Rural community unites against ram raids and crime

A small township in the Bay of Plenty targeted by ram raids and rural crime is ‘taking a stand’ to keep thieves and criminals away from their community.

He had rallied after being ‘shaken’ by a series of crimes and raised $40,000 for a new vehicle for the Reporoa Community Patrol, which was unveiled today.

Rotorua MP Todd McClay praised the fundraising effort, but he knew Reporoa and many other rural areas in his constituency felt ‘under siege’ and that the police needed more resources to ensure people can feel safe.

The Reporoa Community Patrol began about three years ago and President Bruce Vermeulen candidly said “we’ve had our guts full and crime is on the rise”.

”We take a stand”.

He wanted to thank the members of the patrol who have worked tirelessly over the past 18 months to raise funds and the members of the community who have donated.

”The community has always supported something they thought was worthwhile. It was fantastic.”

Bruce Vermeulen, president of the Reporoa Community Patrol. Photo / Mead Norton

The business owner and paramedic said the last ram raid was at the Farm Source store a few weeks ago and there was vandalism and theft on the farm.

Trailers, motorcycles and tools had been stolen from properties and “the whole invasion” was upsetting.

The dairy and pub were also raided, according to Vermeulen.

“Because we’re a farming community and we don’t necessarily live next door to our neighbors, we always feel their pain when people get robbed or vandalized or whatever.”

It was not uncommon for the patrol to cover 1400 km per month, night and day.

Reporoa Community Patrol secretary and training manager Keren Leslie said it was a small but passionate team of farmers, engineers, horticulturists and business owners.

”We offer our energy and our time to patrol our area, to be the ‘eyes and ears’ of the police. We’ve had a period of ram raids in our area lately, which have rocked our community, and we hope our new patrol car will help in the fight against crime.”

“We’re here to fill in the gaps, to stay visible, to hopefully help prevent burglaries, domestic violence, drunk driving or even help at accident sites with traffic control. .”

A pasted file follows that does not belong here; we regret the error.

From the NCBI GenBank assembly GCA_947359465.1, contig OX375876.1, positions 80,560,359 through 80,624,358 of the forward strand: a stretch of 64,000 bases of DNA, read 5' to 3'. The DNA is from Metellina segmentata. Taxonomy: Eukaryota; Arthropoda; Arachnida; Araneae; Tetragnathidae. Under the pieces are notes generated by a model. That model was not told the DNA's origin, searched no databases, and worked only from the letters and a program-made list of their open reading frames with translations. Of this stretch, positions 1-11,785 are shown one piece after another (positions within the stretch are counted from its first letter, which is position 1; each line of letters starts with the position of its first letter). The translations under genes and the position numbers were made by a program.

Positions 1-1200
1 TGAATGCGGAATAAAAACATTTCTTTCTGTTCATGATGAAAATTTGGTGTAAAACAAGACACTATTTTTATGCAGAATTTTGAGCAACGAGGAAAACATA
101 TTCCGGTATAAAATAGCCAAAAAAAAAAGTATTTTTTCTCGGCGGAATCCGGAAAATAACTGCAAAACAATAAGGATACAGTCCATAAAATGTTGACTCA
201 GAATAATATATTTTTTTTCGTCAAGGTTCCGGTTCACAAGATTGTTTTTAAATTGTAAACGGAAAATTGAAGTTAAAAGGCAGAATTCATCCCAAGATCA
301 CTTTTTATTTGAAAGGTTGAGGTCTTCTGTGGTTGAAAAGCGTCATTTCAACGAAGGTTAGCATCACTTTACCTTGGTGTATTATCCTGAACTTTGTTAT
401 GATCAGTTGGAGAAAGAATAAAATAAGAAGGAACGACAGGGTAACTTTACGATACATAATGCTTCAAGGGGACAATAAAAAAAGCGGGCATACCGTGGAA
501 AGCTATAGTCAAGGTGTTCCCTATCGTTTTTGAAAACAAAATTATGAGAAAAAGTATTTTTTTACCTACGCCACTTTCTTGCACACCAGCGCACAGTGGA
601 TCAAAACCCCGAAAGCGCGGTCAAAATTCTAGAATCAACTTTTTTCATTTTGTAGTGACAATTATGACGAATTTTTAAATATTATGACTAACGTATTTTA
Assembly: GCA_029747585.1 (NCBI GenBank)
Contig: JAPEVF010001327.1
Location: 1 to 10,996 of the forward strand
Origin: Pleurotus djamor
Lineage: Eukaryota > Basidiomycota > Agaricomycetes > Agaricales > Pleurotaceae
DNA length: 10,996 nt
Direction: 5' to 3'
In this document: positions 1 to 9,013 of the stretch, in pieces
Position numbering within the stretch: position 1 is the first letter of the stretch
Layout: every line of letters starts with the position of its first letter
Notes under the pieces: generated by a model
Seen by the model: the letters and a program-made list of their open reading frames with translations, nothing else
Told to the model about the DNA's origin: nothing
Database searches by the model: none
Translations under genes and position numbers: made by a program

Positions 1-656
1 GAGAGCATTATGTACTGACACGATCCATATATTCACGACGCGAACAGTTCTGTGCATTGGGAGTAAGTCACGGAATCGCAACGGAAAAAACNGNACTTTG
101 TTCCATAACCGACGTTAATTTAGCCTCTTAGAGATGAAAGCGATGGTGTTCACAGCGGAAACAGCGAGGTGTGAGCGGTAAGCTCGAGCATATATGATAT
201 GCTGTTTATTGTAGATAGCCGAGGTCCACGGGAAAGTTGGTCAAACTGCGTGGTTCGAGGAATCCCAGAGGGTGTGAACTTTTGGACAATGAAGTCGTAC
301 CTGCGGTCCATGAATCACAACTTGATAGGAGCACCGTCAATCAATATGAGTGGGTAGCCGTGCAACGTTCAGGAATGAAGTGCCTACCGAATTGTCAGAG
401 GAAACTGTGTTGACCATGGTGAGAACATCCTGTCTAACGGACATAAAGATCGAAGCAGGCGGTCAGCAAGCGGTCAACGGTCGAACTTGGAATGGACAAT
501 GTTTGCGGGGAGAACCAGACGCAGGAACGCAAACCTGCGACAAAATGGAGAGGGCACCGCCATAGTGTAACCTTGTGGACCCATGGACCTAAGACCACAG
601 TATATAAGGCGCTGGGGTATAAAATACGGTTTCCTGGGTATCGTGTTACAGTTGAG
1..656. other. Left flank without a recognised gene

Federated Farmers Rotorua/Taupo Provincial President Colin Guyton.  Picture/file

Federated Farmers Rotorua/Taupo Provincial President Colin Guyton. Picture/file

Federated Farmers Rotorua/Taupo provincial president Colin Guyton said he had been victimized by thieves on several occasions.

“In my experience, one of the most sought after commodities is fuel. I’ve had quite a bit of stolen fuel over the years and as a result of that while they’re there they take whatever they can find.

His farm was in the Reporoa watershed and was at least a 30-minute drive from any police assistance.

”In reality, our best line of attack is prevention.”

He had put an alarm on his fuel tank, which deterred thieves.

Guyton said the Reporoa Community Patrol should be commended for their hard work and dedication.

”What these guys are doing is probably going to drive crime out of our area. Unfortunately, another place will take care of it, but that’s what our community decided to do to try to help themselves.

”It’s brilliant.”

Guyton said it was extremely important that people report crimes to the police, no matter how trivial.

“Very often, reporting a suspicious vehicle or a minor crime leads to the resolution of a major crime. ”

Fonterra Bay of Plenty regional manager Lisa Payne said community crime was always disappointing and the recent burglaries at her Farm Source Reporoa store were no exception.

”Fonterra and the Farm Source team are truly grateful for the additional support the Reporoa Community Patrol has provided following the break-ins. We’ve also donated to the Patrol, through our community program – Hapori, and we’re really proud to support their efforts.”

MP Todd McClay said the police were doing their best but, in his view, they were understaffed and under-resourced.

”We hear a lot of crime in and around farms and you only have to read social media to see how bad it is getting for some of them. I’ve had many constituents contact me who are pretty clueless.

”I really feel for people who live in rural areas, they pay their taxes and they pay their fares…they should feel safe in their homes and communities. ”

A police spokeswoman said the Reporoa Police Zone was geographically large and was between Rotorua and Taupo with two main access roads running through it.

Although the population is not large, it attracts a large number of people passing through it.

Anecdotally, he was only aware of a small number of ram-type burglaries in the area.

”The police understand that burglaries of all kinds are extremely distressing for victims, and we work hard to hold offenders to account wherever possible.

We see the same type of crime as in other rural areas – largely opportunistic crime where property like fuel, vehicles and tools are stolen. We work hard to track down offenders and hold them accountable, and we rely on the community to report suspicious or criminal behavior to us so we can ensure our resources are deployed effectively.”

Police Minister Chris Hipkins was approached for comment.

Reporoa Community Patrol

* It currently has 8 active trained patrollers.

* The patrol area is Reporoa, Waikite, Rerewhaakaitu and Ngakuru.

* Last year, the patrol averaged 60 hours a month despite the pandemic.

* The patrol is looking for like-minded people who would like to volunteer as patrollers.

Want to report a crime?

* If it happens now, dial 111, or if you report after the fact, you can call 105 or go online.

* If you have information to share anonymously about criminal behavior or ongoing investigations, call Crime Stoppers on 0800 555 111.

About Keneth T. Graves

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